British Empire & Protection Straits Settlements
 
Coat-of-arms

The Straits Settlements [ Malay: Negeri-negeri Selat, نݢري٢ سلت Chinese: 叻嶼呷 or 海峽殖民地 ] were a group of British settlements located in Southeast Asia. The Straits Settlements was formed by the amalgamation of Penang (Prince of Wales Island, Province Wellesley and Dindings), Malacca and Singapore in 1826 which were governed by the East India Company. In 1858 control passed from the East India Company to the British government's India Office and on 1 April 1867 the Straits Settlements became a crown colony answerable directly to the Colonial Office in London after Letters Patent had granted the settlements a colonial constitution on 4 February 1867.
 
 
Flag of the Straits Settlements

As a Crown Colony, the Straits Settlements was ruled by a governor, based in Singapore, with the assistance of executive and legislative councils. A lieutenant governor was appointed for each settlement to supervise the day-to-day administration.
 

The Territory and Islands of Dindings was an enclave in the State of Perak which included Pangkor Island as well as the towns of Lumut, and Sitiawan on the mainland. The combined area of about 183 square miles, were ceded by Perak to the British government under the Pangkor Treaty of 1874 (Pangkor Engagement). On 6 June 1934, a treaty was signed by Sultan Iskandar Shah, which meant the return of Dinding back to Perak and Dindings Agreement (Approval) Bill was subsequently received the Royal Assent at the British Parliament on 16 November 1934.[1][2][3] It was returned to and administered by the government of Perak officially on 16 February 1935.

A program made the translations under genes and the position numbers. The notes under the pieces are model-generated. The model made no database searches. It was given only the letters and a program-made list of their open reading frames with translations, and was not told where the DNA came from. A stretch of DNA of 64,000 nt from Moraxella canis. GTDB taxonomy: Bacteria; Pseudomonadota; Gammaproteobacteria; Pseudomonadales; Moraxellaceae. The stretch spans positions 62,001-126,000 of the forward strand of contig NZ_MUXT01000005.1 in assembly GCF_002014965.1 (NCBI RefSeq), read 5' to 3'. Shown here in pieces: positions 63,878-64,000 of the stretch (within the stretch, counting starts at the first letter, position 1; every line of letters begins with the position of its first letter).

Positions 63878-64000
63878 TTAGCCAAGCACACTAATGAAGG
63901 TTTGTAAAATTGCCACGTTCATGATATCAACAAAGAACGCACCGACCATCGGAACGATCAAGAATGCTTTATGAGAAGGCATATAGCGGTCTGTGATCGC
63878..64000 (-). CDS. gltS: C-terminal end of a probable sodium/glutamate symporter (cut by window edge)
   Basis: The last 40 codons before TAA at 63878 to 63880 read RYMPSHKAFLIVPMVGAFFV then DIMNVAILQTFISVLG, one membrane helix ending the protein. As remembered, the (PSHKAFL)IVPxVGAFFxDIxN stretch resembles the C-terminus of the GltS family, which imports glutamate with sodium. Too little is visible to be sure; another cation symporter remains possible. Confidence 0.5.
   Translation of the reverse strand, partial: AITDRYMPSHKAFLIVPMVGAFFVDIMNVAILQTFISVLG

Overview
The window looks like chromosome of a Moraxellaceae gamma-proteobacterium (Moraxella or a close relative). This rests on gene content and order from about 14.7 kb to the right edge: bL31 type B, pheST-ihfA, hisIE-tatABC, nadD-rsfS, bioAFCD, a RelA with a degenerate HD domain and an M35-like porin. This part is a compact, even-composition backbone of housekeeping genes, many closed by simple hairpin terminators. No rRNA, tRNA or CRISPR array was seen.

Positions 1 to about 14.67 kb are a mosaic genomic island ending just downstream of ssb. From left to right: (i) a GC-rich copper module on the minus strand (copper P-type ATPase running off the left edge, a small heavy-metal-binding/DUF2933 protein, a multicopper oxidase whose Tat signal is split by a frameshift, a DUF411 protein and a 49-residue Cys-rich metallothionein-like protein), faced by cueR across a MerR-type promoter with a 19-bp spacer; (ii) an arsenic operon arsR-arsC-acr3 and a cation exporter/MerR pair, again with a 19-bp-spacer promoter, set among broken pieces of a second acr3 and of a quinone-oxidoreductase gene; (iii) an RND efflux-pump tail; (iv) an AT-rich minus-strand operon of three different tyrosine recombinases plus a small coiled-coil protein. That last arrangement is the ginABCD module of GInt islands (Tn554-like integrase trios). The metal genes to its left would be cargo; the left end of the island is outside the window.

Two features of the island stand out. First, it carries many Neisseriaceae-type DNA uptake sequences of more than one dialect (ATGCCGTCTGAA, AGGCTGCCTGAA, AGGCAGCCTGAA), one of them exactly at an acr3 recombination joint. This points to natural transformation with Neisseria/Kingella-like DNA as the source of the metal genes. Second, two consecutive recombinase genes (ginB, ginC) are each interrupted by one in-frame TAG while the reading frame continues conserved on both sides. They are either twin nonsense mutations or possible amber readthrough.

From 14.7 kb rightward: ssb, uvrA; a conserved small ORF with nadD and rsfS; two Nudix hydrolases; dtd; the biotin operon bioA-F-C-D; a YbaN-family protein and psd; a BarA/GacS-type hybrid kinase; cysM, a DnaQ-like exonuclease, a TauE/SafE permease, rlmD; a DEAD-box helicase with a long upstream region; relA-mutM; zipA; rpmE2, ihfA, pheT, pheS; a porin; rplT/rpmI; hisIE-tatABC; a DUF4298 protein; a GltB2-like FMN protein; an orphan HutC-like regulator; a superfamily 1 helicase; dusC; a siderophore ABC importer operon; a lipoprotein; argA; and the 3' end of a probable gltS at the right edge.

The island of Labuan ( لابوان ), off the coast of Borneo, was incorporated into the colony with effect from 1 January 1907. On 1 December 1912[4] it received a new status as a separate and formed the fourth settlement, named Settlement of Labuan within Straits Settlements.

The Cocos (Keeling) and Christmas Islands were annexed as part of the Straits Settlements in February 1886 and June 1888 respectively. Christmas Island was incorporated into the Settlement of Singapore on 1 September 1900[5] and the Cocos (Keeling) Islands on 15 July 1903[6].


The territory was under Japanese Occupation from 1942 to 1945 and later under British Military Administration from 1945 to 1946.

The decision to dissolve the Straits Settlements was based on a white paper issued by the British government in London in January 1946. The white paper had posited that it was imperative to regroup the Straits Settlements and the Malay states into two separate administrative entities – namely the Colony of Singapore and the Malayan Union – due to the prevailing political post-war conditions at the time. The move was deemed necessary to prepare Singapore and the Malay states for eventual self-government. The Malayan Union comprised the nine Malay states and the settlements of Penang and Malacca. The dissolution of the Straits Settlements was finalised by the passage of the Straits Settlements (Repeal) Act in the British Parliament.